The UCI sent the following in a letter to one of the teams:
"The UCI World Tour is a very important part of the UCI calendar, your team is a member of that World Tour, and in recent years the UCI have been working on a strategy to globalise the UCI World Tour. This is for obvious reasons, to further develop our sport, bring it to a truly global audience and indeed to give a valuable return on investment for our sponsors.
I can also assure you that any team who does not take the start line in Beijing will be brought before the UCI Licence Commission at the end of the year and risks losing its licence and all the associated benefits. UCI doesn't like involving sponsors in the internal affairs of our sport but in this case we felt that as a sponsor of this team, it was felt important that you should be informed.
They [the Chinese organisers] will take this as an offence and it could have repercussions of a commercial nature. This event is being promoted by the City of Beijing under the direction of the Mayor of Beijing, Gou Jinlong and the word boycott has a very high resonance in the Chinese culture for different reasons and they will feel that as an insult to the Chinese people."
It's not just the teams it attempted to coerce into supporting the UCI's for-profit venture, it's the sponsors themselves. As you may know, putting on bike races is not in the UCI's knitting, nor in its charter. That's why it formed Global Cycling Promotions, the entity that is promoting the Beijing race. I'll set aside the issue of whether or not the UCI should have a for-profit venture for now, and just address the issue of it attempting to coerce team sponsors.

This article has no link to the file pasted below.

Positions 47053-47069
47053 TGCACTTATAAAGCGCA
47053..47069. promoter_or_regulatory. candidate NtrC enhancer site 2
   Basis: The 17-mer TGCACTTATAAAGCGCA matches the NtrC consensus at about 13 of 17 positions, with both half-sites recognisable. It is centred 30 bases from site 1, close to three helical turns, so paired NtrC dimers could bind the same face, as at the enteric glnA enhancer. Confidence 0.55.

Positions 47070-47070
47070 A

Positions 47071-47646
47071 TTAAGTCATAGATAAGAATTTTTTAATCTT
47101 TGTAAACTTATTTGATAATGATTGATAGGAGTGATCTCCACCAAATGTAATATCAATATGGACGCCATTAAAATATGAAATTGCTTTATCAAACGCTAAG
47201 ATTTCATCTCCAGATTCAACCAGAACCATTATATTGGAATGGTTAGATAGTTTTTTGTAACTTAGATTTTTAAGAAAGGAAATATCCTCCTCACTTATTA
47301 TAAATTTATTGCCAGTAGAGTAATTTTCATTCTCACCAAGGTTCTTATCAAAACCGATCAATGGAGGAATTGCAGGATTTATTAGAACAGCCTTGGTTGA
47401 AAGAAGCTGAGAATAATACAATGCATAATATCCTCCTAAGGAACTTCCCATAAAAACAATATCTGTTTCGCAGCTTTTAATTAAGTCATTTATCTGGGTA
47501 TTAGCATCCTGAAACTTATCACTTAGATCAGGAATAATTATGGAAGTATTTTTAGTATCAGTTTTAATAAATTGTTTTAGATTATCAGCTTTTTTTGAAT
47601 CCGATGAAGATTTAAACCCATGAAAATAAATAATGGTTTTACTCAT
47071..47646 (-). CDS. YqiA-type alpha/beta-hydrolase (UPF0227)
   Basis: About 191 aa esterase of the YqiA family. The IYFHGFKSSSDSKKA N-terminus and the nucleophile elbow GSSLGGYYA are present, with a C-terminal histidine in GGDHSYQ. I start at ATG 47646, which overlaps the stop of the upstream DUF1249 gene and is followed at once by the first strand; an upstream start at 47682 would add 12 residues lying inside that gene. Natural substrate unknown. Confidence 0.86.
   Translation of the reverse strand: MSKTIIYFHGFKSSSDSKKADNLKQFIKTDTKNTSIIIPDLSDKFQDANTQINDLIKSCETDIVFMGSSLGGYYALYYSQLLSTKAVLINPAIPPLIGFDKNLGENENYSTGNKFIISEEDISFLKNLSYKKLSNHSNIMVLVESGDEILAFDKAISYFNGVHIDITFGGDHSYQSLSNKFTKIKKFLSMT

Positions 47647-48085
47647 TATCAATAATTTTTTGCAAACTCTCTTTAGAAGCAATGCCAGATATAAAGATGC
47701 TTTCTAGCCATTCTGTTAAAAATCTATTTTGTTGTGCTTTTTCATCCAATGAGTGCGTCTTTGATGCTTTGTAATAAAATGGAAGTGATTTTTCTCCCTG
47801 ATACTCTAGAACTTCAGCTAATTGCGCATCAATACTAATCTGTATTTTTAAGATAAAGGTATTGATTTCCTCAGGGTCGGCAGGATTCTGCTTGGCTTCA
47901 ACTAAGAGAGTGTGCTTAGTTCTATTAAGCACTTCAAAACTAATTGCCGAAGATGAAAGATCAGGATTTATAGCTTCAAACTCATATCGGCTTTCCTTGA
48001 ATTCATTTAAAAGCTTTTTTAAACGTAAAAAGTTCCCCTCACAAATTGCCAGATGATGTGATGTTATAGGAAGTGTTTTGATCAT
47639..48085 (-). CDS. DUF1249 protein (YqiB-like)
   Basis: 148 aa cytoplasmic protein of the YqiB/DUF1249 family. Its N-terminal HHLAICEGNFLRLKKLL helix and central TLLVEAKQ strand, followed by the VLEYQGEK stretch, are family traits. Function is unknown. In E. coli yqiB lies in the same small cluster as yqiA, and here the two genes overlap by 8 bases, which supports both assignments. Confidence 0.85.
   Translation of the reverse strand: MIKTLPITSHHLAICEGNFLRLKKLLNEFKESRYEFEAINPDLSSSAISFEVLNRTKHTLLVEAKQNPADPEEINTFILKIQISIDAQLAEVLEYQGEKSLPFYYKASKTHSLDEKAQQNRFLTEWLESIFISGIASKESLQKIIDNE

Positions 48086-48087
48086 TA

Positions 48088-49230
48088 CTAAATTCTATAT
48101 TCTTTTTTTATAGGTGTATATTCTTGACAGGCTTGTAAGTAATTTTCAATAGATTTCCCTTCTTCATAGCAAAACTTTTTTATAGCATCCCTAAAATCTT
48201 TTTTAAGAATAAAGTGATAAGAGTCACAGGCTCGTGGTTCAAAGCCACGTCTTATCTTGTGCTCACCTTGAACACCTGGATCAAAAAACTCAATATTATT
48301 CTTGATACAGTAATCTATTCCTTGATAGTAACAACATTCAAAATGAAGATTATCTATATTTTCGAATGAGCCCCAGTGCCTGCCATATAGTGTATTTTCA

As if the UCI didn't do enough to drive sponsors from the sport, it's now threatening through some imagined power the sponsors' businesses themselves. The boycott "could have repercussions of a commercial nature." Oh, so if China puts on a bike race and say HTC's team doesn't show up to said bike race due to a dispute with cycling's governing body, China will take this as a personal offense and say punish the company for said offense? I get it. And I can see the serious "commercial" implications of Chinese ire toward a sponsor like Astana's Samruk-Kazyna National Welfare Fund or AG2R's La Mondiale.
It's all making sense now. And it's clear from the Chinese national team's hodge-podge of kits the country is serious about cycling:
Back to the issue of the the UCI having a for-profit venture. If the UCI's sole mission is to provide a just governing of the sport of cycling, why should there be any profit motive? After all, it's the teams which are for-profit, not the regulators. This is analgous to the SEC having a for-profit company, and then using its regulatory power to coerce all banks to use it's for-profit company. That's essentially what the UCI is doing.
In light of this, the root of the UCI's aggression becomes quite clear. The teams' boycott would severely hamper the profits of the UCI's profit-seeking arm. Since Pat McQuaid is one of the board of directors for this entity, it would likely interfere with Pat's profits.
Now all the posturing about race radios and the TT debacle at the Tour makes sense. McQuaid wasn't worried about the sport, he was worried about his kickbacks coming from Beijing via Global Cycling Promotions.
Generally, politicians fall into two categories. Those who have money and those who don't. The ones who don't make their money through kickbacks or favorable business decisions and sweetheart jobs after they leave office. McQuaid's in the second category. And the real money he's making isn't coming from the UCI, it's coming from Global Cycling Promotions.
So, dear cycling fan, the next time you hear McQuaid getting his panties in a twist over some issue with the teams, think "How's Patty getting paid off this?"